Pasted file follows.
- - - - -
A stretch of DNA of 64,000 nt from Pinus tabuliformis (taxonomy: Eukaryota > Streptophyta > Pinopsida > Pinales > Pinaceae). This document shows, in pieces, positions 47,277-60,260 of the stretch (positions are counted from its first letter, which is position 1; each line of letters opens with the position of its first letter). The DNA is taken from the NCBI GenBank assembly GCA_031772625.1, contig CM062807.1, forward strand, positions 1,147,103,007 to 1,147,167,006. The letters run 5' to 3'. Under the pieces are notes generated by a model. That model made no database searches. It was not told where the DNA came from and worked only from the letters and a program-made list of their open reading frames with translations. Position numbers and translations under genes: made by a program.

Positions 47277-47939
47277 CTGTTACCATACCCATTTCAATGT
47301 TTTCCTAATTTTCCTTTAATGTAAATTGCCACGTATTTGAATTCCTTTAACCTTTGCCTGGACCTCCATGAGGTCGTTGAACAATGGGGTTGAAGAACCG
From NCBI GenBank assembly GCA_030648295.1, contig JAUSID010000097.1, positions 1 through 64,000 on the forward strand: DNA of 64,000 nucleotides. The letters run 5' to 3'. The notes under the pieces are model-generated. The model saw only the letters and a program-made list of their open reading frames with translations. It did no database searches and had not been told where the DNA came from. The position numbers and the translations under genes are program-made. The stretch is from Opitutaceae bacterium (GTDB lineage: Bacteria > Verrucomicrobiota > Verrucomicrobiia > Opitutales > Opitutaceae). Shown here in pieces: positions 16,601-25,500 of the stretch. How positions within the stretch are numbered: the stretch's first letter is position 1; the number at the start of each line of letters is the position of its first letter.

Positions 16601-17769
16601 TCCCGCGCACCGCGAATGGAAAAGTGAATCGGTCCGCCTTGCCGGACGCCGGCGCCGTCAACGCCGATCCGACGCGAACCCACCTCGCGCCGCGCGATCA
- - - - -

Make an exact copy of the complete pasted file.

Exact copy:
A stretch of DNA of 64,000 nt from Pinus tabuliformis (taxonomy: Eukaryota > Streptophyta > Pinopsida > Pinales > Pinaceae). This document shows, in pieces, positions 47,277-60,260 of the stretch (positions are counted from its first letter, which is position 1; each line of letters opens with the position of its first letter). The DNA is taken from the NCBI GenBank assembly GCA_031772625.1, contig CM062807.1, forward strand, positions 1,147,103,007 to 1,147,167,006. The letters run 5' to 3'. Under the pieces are notes generated by a model. That model made no database searches. It was not told where the DNA came from and worked only from the letters and a program-made list of their open reading frames with translations. Position numbers and translations under genes: made by a program.

Positions 47277-47939
47277 CTGTTACCATACCCATTTCAATGT
47301 TTTCCTAATTTTCCTTTAATGTAAATTGCCACGTATTTGAATTCCTTTAACCTTTGCCTGGACCTCCATGAGGTCGTTGAACAATGGGGTTGAAGAACCG
From NCBI GenBank assembly GCA_030648295.1, contig JAUSID010000097.1, positions 1 through 64,000 on the forward strand: DNA of 64,000 nucleotides. The letters run 5' to 3'. The notes under the pieces are model-generated. The model saw only the letters and a program-made list of their open reading frames with translations. It did no database searches and had not been told where the DNA came from. The position numbers and the translations under genes are program-made. The stretch is from Opitutaceae bacterium (GTDB lineage: Bacteria > Verrucomicrobiota > Verrucomicrobiia > Opitutales > Opitutaceae). Shown here in pieces: positions 16,601-25,500 of the stretch. How positions within the stretch are numbered: the stretch's first letter is position 1; the number at the start of each line of letters is the position of its first letter.

Positions 16601-17769
16601 TCCCGCGCACCGCGAATGGAAAAGTGAATCGGTCCGCCTTGCCGGACGCCGGCGCCGTCAACGCCGATCCGACGCGAACCCACCTCGCGCCGCGCGATCA